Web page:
750 million adults in the world cannot read or write… and of these, two thirds are women! With International Literacy Day having just been celebrated by the United Nations last week, with the motto for this coming year being ‘Reading the Past. Writing the Future.’, the topic is very much current.
The 8th of September 2016 marked the 50 years since the first International Literacy Day has been celebrated promoting literacy throughout the world.
“Britain has up to eight million adults who are functionally illiterate, according to a report published in March 2012 (https://fullfact.org/news/are-one-five-british-adults-illiterate/). The World Literacy Foundation said one in five of the UK population are so poor at reading and writing they struggle to read a medicine label or use a chequebook.”
Quoting Ms Irina Bokova, Director-General of UNESCO, the lack of literacy makes these women and men easy to exploit, vulnerable to ill-health and abuse of their basic human rights. They struggle to gain employment and if they do, they will be paid less. Unable to read and write, these people are at a disadvantage from the very start.
A short YouTube video from Forest Whitaker: https://youtu.be/2feu1qa1LvE
Literacy is something that we take for granted. Our days as a child learning to read and write are easily forgotten. We do not think twice when we see a new word and can quickly find out its meaning. Yet, there are nearly one billion people who are lost in their own language.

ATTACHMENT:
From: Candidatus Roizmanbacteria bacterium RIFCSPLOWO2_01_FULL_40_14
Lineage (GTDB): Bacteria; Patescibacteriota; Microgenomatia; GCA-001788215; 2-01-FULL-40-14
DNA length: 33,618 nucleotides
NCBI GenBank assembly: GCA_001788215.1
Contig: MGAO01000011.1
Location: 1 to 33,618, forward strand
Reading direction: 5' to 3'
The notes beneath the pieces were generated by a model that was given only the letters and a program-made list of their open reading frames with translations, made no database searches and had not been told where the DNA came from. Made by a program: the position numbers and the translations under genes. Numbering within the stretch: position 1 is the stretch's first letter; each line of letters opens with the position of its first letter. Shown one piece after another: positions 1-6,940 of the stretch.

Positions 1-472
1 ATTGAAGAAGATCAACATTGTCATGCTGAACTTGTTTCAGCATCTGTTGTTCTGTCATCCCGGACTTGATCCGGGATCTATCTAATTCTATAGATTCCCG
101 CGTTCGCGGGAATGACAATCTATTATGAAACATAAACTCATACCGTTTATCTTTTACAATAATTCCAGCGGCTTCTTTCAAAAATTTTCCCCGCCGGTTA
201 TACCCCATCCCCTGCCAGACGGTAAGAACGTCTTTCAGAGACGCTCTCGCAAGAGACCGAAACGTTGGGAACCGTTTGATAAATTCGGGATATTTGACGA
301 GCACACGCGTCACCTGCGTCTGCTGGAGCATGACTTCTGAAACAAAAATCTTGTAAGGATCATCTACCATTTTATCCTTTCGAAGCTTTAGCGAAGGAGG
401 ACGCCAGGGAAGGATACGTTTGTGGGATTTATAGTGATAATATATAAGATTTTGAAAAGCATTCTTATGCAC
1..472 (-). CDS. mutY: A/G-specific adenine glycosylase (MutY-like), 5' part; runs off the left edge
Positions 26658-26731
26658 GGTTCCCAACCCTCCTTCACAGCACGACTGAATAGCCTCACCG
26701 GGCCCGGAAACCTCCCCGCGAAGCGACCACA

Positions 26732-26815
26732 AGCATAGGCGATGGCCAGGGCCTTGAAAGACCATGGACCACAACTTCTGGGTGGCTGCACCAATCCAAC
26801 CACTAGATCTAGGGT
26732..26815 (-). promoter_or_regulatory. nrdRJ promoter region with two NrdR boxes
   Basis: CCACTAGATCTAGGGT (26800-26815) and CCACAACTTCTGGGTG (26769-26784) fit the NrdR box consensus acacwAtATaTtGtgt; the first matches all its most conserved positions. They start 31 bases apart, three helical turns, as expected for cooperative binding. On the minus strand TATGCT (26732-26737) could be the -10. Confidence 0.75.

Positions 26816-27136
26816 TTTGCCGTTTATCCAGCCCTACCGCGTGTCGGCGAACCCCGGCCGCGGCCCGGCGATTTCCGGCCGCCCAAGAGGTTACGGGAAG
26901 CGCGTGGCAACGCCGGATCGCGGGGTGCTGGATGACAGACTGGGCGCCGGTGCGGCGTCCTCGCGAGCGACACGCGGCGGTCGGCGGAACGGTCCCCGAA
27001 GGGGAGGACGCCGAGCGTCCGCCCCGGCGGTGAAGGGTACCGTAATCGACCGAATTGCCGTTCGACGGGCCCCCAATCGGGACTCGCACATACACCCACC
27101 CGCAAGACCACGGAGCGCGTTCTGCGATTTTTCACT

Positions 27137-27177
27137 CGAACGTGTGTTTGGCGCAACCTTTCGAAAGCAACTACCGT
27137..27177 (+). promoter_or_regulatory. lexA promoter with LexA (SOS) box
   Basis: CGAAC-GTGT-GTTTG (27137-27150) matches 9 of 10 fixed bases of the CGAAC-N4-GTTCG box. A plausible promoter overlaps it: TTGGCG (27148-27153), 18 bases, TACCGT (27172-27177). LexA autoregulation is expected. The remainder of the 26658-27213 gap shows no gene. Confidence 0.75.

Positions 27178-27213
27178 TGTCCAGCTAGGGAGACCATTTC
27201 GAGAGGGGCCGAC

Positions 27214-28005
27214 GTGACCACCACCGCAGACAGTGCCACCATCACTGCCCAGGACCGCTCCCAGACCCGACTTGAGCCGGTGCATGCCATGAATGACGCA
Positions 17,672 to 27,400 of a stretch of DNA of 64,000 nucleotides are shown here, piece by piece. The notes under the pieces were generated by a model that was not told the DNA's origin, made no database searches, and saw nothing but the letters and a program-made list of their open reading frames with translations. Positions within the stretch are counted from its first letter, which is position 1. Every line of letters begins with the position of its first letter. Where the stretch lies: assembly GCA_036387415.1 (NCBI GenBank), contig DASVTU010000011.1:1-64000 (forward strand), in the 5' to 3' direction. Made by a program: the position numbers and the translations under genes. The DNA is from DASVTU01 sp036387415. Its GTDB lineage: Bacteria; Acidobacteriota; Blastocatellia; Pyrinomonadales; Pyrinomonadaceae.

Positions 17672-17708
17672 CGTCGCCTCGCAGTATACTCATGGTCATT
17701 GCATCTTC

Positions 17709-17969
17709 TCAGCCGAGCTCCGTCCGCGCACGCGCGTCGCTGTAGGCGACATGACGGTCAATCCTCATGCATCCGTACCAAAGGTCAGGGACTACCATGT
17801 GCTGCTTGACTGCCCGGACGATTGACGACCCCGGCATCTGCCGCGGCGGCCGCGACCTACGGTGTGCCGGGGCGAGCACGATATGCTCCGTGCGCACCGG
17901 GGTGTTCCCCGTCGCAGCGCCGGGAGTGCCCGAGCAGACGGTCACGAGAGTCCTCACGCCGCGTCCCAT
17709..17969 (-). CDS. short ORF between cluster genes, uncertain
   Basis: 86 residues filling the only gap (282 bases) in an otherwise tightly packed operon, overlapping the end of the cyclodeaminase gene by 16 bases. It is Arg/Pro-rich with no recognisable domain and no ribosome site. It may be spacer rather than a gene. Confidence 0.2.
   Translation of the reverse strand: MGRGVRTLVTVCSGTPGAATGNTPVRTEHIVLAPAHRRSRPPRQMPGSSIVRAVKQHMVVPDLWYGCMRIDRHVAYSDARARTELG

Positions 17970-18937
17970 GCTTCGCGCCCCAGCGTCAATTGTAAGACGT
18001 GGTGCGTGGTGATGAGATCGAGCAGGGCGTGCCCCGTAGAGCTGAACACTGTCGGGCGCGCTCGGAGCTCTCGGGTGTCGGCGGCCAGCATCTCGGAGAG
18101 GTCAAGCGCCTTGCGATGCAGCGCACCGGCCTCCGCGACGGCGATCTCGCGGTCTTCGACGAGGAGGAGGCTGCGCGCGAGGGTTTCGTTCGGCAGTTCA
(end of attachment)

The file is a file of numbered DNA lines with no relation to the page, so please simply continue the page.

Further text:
The importance of International Literacy Day
Speaking and listening are quite different and all these people are absolutely fine communicating on a daily basis. The problem comes with learning something new, reading a label, using a machine or deciphering a medical note. New ideas, innovations and technologies are all explained in textbooks, leaflets and brochures. The technical intricacies of a machine are all written in its manual. Without the capacity to read this information, the world is closed to these people.
Awareness is the key. We need to make sure that the countries without teachers are able to get these skills to educate their people. Instead of using and abusing these countries, we need to learn to live with them and help them educate themselves. Nelson Mandela well known quote: ‘Education is the most powerful weapon you can use to change the world’ is very true and still very current all over the world.
We need to make sure our trade agreements must stipulate an educational commitment. We need to ensure the multinationals we buy from do more than simply buy goods from these countries. By obligating leaders to act, illiteracy can be banished. When parents can read and write, they can teach their kids to do the same.